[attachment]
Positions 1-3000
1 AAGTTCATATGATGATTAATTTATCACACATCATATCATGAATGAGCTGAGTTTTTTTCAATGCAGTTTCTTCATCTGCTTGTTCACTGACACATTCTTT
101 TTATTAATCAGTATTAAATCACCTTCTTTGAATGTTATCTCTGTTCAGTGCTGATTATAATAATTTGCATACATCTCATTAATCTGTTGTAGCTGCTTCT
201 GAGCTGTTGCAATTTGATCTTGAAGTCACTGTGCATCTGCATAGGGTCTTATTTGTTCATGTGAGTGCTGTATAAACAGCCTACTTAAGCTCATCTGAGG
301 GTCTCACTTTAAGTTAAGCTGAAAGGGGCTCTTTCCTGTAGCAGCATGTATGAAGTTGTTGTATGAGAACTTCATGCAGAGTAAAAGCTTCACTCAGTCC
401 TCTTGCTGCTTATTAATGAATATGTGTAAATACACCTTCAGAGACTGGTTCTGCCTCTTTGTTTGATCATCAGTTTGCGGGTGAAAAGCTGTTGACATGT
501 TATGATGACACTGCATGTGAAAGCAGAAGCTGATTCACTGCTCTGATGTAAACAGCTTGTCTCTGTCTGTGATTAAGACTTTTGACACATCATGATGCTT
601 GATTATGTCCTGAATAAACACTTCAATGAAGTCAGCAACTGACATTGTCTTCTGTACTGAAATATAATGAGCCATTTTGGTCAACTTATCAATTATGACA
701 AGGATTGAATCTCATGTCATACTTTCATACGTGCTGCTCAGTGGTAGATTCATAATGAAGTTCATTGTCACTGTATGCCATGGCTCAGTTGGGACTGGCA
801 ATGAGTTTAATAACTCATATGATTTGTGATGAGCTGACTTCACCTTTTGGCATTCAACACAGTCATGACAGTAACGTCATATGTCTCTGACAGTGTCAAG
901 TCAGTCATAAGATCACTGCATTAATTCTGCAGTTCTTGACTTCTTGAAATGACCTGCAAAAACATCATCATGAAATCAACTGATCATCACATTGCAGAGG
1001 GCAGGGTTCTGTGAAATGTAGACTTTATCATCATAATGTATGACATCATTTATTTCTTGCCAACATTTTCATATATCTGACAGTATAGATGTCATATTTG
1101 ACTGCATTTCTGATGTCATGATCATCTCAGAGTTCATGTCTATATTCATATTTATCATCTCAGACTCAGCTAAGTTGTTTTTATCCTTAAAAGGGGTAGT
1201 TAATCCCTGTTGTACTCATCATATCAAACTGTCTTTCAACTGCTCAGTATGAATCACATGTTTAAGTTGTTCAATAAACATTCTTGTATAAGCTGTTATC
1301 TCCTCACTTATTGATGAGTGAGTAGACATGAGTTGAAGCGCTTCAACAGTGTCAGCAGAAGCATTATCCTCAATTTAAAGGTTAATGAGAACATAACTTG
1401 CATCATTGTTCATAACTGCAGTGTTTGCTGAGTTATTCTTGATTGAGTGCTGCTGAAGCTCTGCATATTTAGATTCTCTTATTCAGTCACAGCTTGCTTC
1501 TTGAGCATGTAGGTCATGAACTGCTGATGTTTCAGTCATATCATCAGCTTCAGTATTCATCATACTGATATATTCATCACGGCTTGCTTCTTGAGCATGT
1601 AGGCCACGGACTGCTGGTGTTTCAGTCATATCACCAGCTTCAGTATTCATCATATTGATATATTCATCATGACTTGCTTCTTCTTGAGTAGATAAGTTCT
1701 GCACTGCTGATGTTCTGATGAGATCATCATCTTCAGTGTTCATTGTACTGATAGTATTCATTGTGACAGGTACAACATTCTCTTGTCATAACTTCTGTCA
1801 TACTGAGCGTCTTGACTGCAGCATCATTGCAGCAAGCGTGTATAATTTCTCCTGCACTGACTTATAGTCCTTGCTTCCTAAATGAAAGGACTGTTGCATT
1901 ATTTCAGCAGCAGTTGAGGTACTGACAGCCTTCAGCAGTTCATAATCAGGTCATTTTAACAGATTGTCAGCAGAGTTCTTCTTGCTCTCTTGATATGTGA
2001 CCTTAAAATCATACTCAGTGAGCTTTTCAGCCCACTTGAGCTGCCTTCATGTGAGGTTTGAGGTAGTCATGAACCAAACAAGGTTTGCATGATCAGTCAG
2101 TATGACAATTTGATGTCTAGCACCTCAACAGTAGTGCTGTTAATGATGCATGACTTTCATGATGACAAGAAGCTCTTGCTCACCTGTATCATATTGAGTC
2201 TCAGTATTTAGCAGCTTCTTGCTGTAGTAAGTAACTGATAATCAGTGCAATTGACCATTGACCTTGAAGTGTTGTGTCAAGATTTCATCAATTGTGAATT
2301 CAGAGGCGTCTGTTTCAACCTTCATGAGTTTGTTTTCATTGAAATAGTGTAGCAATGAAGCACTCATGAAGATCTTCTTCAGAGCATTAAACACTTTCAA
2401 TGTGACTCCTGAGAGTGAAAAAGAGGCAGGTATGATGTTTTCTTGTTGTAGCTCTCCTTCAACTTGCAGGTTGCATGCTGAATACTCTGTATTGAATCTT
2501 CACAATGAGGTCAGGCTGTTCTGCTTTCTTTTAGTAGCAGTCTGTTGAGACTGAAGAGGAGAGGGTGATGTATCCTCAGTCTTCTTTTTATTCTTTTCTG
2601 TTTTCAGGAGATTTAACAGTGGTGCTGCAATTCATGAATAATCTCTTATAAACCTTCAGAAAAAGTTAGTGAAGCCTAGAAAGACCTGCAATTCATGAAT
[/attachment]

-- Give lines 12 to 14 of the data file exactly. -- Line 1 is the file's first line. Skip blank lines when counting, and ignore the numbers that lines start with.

1001 GCAGGGTTCTGTGAAATGTAGACTTTATCATCATAATGTATGACATCATTTATTTCTTGCCAACATTTTCATATATCTGACAGTATAGATGTCATATTTG
1101 ACTGCATTTCTGATGTCATGATCATCTCAGAGTTCATGTCTATATTCATATTTATCATCTCAGACTCAGCTAAGTTGTTTTTATCCTTAAAAGGGGTAGT
1201 TAATCCCTGTTGTACTCATCATATCAAACTGTCTTTCAACTGCTCAGTATGAATCACATGTTTAAGTTGTTCAATAAACATTCTTGTATAAGCTGTTATC